It’s 20-inch wheels, willing hub motor and later addition of gears made it a very handy thing to have in your car boot, but it was never the easiest or the most elegant to fold. Nor was it the lightest, quietest or most reliable. But when you opened up the throttle with a full battery, powering through a sun-dappled forest or across a busy city at rush hour, the Quando quickly won you over as an excellent way to get around.
By the time we’d finished with the Quando, the electric bike market had become fairly mature, with lots of folding and non-folding ebikes on the market from dozens of manufacturers. We dabbled in a few of them – the Freego folding ebike, Green Zebra’s short-lived offering and the promising BH Emotion. Unfortunately, none of them proved as popular, as reliable or as good value as they needed to be.
And all the time we were pestering Kalkhoff to offer some fully folding electric bikes, but they have always resisted (never say never, though). What they did do was come up with a very, very good semi-folding electric bike.
Kalkhoff Sahel Compact
The Kalkhoff Sahel Compact is the closest to an electric folding bike we’ve had for a number of years. The pedals fold flat, the handlebars can be turned 90-degrees and lowered and the overall length is much less than any of our full-sized Kalkhoffs. It’s a bike you can easily fit into a hatchback, estate or SUV, or park in a motorhome or caravan.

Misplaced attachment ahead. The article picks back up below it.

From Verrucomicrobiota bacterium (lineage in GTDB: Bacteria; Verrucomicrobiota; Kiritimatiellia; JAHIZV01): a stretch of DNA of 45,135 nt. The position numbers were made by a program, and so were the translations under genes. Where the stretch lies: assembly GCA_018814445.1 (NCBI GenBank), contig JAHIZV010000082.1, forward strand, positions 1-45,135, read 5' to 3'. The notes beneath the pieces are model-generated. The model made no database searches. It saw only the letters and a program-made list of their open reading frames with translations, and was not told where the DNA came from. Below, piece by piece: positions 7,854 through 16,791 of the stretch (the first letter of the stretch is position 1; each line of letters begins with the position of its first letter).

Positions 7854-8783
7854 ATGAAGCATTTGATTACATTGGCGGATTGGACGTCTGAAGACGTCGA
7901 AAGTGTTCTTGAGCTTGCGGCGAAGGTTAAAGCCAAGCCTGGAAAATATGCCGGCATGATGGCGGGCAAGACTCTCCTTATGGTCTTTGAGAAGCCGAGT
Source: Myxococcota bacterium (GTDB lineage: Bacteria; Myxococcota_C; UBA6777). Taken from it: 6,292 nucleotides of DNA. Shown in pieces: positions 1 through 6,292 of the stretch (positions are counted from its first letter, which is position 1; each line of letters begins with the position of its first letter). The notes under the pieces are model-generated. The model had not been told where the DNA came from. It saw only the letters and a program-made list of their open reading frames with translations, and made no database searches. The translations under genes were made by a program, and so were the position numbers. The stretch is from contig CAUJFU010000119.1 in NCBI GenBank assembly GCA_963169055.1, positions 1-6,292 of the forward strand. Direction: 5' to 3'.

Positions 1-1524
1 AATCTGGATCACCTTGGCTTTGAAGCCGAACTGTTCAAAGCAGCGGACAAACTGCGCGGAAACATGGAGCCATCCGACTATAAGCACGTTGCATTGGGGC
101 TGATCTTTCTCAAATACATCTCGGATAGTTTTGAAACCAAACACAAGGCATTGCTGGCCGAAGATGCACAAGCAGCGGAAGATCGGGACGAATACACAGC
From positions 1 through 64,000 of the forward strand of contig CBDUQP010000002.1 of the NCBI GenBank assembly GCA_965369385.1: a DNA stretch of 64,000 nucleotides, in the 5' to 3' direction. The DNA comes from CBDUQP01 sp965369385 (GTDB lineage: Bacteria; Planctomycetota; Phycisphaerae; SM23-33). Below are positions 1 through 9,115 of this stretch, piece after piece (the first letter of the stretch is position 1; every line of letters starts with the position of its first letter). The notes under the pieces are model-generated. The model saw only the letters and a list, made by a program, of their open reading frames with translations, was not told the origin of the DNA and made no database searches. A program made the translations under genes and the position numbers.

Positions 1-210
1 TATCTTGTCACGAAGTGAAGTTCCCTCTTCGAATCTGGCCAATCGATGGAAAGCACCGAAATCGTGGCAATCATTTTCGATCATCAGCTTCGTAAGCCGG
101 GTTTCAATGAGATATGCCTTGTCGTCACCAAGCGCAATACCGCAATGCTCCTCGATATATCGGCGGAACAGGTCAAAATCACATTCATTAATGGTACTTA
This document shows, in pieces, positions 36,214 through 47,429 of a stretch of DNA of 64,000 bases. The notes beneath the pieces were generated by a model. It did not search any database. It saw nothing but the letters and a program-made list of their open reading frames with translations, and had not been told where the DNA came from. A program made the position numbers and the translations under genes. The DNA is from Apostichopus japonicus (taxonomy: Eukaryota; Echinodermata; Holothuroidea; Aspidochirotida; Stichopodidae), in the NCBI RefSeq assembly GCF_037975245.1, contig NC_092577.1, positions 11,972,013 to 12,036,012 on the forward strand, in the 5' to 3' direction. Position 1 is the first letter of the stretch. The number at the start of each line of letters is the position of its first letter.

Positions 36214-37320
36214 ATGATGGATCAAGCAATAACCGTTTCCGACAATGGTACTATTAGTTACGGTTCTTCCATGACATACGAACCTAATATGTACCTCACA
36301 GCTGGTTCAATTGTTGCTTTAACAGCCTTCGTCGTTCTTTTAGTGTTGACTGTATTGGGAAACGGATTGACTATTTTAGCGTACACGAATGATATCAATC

However, because it’s not a true folder taking it with you on the London Underground as part of a multi-modal commute (i.e. using more than one form of transport to get to your destination) is not usually possible. Nor will it fit into a car boot.
On the other hand, it’s enormous battery capacity and range (you could achieve well over 100 miles between charges in Eco mode) mean you might feel able to complete even a long commute on the Sahel Compact.
Customer feedback on this model has always been great, the Sahel Compact will be at the centre of our Kalkhoff line-up for years to come.
The Tern Vektron folding electric bike caught our eye late last year and we waited patiently first for news of a release date, then we had to wait to hear who would be distributing it and finally, a price and specification was announced.
It did not take long to conclude that the Vektron’s £3,300 price tag did not represent sensible value for money, especially when the Hercules Rob Fold, which is nearly £1,000 cheaper, comes with a larger 400Wh battery capacity as standard (compared to the Tern Vektron’s 300Wh power pack) and has a specification exceeds that of the Tern in most details.
We also liked the futuristic look of the Gepida Miliare, but vital ready-to-ride features like lights, mudguards and a rack are all missing, even on £3699 version.
So as the supplier with the longest and most varied history of supplying folding electric bikes to British riders, the Hercules Rob Fold is the best on the market at this time. That’s the basis on which we can recommend it to anyone who needs practical, reliable folding e-bike without paying too much or compromising on capability.
We recently came across this article from foldingbikezone.com which tackles some common misconceptions about folding bikes in general – namely their hill-climbing ability, speed and long-term durability.